Larry Bird still believes in the power of basketball diplomacy. The Hall of Famer sat down with ESPN.com recently and opened up about the impact playing for Team USA had on his life and his feelings on Paul George's resurgence.
For you personally, what does it mean to see Paul George not only back but also representing Team USA after his gruesome leg injury in 2014?
Bird: It's a pretty good situation for him because he came back [and] had a pretty good year last year. No pain. Got through all that. And I think that his goal was always to go back and play for his country and be around the guys [who] are the best in the league, or some of them are. Just get back involved in USA Basketball because it has been a long couple years for him.
Was there ever a doubt in your mind that he would be back at this level on that stage?
Bird: Well, you never know. But we had every indication from the doctors that he was going to be just fine. Just let the bones heal and get him back out there. When you go through something like that, I think it's more mental than it is physical. ... But it was a horrific injury. It took him time, but he worked hard and did the things necessary to get back.
You always stood behind USA Basketball after the injury. Why were you strong in your support of the program?
Bird: I had an opportunity in high school to play against the Russians, and I thought that was the neatest thing in the world. I got in college, I played overseas, and it was over a month, and [I] got to see the world and play the game I love. And had an opportunity there at the end of my career to get into the Olympics and play for my country. Even though it was the end of my career, it's still an honor. And I just wish everybody had that feeling. If you love your country and you get to represent them and you can win, it's one of the greatest feelings, and I wanted Paul to have the same feeling. And I know he cares, he wants to play and he wants to win, and I think it's awesome.
You've had that experience at every level of the USA program. If down the line, they came to you and said, "Larry, we want you to have more of an active role within USA Basketball," is that something you'd be interested in?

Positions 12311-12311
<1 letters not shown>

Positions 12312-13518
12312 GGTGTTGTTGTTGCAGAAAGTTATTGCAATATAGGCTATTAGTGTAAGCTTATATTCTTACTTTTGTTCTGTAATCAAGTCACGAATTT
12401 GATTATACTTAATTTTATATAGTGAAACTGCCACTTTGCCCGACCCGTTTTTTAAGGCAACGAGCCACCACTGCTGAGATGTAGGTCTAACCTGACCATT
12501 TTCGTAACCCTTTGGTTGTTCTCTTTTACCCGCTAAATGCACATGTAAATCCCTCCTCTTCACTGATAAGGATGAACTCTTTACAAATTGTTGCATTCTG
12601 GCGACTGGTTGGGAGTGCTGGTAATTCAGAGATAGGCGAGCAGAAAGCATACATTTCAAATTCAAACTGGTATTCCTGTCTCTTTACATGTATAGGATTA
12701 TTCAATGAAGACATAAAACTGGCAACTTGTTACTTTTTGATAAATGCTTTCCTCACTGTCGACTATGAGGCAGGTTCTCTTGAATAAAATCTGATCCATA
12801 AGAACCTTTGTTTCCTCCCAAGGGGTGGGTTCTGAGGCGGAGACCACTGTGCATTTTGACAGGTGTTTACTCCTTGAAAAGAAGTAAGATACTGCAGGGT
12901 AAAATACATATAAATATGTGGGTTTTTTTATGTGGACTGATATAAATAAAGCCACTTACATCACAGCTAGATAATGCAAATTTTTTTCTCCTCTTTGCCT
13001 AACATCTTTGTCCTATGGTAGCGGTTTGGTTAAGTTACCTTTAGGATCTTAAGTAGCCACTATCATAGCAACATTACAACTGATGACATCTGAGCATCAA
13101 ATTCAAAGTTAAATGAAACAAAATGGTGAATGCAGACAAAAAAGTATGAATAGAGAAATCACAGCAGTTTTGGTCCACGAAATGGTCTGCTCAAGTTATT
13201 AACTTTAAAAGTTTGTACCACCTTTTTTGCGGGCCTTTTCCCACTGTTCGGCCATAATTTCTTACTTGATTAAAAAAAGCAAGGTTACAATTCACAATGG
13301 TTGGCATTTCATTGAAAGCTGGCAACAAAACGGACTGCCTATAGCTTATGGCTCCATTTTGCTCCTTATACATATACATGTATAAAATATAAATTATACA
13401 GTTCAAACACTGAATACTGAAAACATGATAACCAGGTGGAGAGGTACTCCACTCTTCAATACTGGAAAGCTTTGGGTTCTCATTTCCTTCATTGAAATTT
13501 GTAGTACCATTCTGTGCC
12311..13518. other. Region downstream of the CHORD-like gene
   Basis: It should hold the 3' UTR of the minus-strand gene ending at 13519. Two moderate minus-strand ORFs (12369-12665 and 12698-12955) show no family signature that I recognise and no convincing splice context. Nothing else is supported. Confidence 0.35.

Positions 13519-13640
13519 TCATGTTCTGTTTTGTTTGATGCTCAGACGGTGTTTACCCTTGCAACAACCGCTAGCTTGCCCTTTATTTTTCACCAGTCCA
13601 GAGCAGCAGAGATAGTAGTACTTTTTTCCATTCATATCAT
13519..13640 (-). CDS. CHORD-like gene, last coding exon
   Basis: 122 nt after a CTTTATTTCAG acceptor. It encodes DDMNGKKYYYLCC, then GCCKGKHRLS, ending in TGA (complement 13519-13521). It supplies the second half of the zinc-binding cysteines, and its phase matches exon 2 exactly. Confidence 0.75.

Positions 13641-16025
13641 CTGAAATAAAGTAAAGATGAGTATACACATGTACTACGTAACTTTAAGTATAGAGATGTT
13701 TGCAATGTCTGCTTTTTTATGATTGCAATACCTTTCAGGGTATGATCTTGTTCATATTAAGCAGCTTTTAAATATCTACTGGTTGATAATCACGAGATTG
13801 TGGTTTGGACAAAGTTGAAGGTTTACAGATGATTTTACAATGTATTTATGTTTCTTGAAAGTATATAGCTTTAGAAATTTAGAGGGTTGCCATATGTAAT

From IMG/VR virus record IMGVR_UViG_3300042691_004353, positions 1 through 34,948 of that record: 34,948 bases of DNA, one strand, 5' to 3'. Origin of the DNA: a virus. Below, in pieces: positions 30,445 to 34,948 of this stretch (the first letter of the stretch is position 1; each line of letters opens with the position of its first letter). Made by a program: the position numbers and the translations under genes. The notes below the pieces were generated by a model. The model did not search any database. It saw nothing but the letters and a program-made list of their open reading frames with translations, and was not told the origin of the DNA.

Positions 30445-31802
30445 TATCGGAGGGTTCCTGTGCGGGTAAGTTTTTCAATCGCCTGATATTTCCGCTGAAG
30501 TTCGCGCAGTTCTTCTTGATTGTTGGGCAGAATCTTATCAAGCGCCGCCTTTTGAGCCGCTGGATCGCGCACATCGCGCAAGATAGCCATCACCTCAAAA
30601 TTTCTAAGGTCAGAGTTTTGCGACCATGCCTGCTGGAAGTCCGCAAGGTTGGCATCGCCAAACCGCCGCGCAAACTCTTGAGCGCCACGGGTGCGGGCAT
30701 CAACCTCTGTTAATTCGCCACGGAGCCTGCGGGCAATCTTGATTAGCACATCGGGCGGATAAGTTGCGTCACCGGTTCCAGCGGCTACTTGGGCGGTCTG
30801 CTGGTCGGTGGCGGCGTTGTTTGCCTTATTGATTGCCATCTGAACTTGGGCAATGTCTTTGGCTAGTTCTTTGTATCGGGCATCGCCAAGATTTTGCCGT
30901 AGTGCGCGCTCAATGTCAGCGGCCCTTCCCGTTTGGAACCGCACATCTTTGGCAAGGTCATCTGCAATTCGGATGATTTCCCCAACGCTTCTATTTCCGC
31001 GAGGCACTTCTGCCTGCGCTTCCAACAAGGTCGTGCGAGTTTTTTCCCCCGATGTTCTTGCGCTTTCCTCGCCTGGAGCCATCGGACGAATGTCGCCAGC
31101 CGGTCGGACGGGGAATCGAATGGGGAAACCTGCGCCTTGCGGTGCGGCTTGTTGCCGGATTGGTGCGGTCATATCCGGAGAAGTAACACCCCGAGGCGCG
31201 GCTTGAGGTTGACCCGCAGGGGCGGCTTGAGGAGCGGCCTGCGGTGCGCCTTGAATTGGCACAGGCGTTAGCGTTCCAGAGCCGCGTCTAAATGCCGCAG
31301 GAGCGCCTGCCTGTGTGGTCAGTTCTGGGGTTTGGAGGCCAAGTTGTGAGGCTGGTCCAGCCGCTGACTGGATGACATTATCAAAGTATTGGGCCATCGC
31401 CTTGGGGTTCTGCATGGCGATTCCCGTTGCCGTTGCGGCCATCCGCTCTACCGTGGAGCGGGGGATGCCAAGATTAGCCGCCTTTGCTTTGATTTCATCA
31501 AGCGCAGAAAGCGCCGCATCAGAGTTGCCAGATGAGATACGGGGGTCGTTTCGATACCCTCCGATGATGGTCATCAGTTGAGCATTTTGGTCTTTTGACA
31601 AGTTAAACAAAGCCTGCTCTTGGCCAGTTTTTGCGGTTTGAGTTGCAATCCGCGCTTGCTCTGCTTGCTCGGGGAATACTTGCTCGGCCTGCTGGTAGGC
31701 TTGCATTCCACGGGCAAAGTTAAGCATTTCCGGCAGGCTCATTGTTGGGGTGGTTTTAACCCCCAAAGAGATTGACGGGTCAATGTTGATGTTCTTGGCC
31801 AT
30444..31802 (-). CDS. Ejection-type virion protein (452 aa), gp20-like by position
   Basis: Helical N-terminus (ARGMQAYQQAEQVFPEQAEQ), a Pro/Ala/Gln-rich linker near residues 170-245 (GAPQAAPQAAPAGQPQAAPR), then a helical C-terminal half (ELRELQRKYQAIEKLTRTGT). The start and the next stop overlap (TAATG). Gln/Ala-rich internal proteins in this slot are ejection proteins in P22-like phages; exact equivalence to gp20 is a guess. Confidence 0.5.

Bird: I don't know. I'm getting at an age now where everything's starting to slow down for me. But it's like I said: Going back to high school, I got to play against the Russians. And that was when the Cold War was really going on, you know? And I said, "Man, I'm playing against the Russians." I couldn't believe it. They were very talented, very good, and I was always mesmerized by how they did things over there. My high school coach sort of gave us ... Even though it wasn't my high school team, it was an All-Star team, he was telling us about it and how they train, and they take the best [players] and put them together. It caught my eye, so I was always interested in international basketball because I liked their style. I liked how they played. I like the up-tempo, I like the 40-minute game, and there's really no interruptions. If you go over and watch a team over in Italy, wherever it's at, international rules, they've got a flow to it. There's no stoppage all the time, and I really like that. So I always enjoy playing it.
As far as the Dream Team goes, as you look back all these years later, what do you think of that team and its impact on the game?
Bird: It changed everything. From coaching to training, it's really interesting. Dave Gavitt ... told me the importance for Magic and Michael and I to go over there with this team because it's going to change the game forever throughout the world. And what he meant by that was once we kicked their butts so bad, a lot of their coaches are going to come over and see our training and how we do things. If you think about international training, you think about two workouts every day and a lot of shooting, and their bigs come out and take a lot of shots from the outside. And he was right. If you look at the NBA from then to now, we have probably more than 100 international players in our league, so they're getting better. It's pretty awesome to me to see the change over that period of time.
When you see Magic and Michael over time, how often does your Barcelona Olympic experience come up?
Bird: We don't bring it up. I don't see Michael. I see Magic a little bit more. We had a sit-down -- I don't know when it was, time flies, it could have been a few years ago. Well, they had most of us in a circle talking about [the Olympics]. That's the first time I think I ever really talked about it with another one of my teammates. Great memories, great time, we had a lot of fun. Our families were with us. And you're playing for your country, how can you beat that?
So much was always made out of the Dream Team practices. Out of all three of you guys, who do you think was the most competitive out of that group?
Bird: Oh, I don't know. Everybody's competitive in their own way. It's hard to say one guy's more competitive than another. I always said it's easier to be competitive when Michael Jordan can run and jump as high as he does, as quick as he is. So I think me and Magic had to be more competitive because we didn't have that speed and we couldn't jump that high.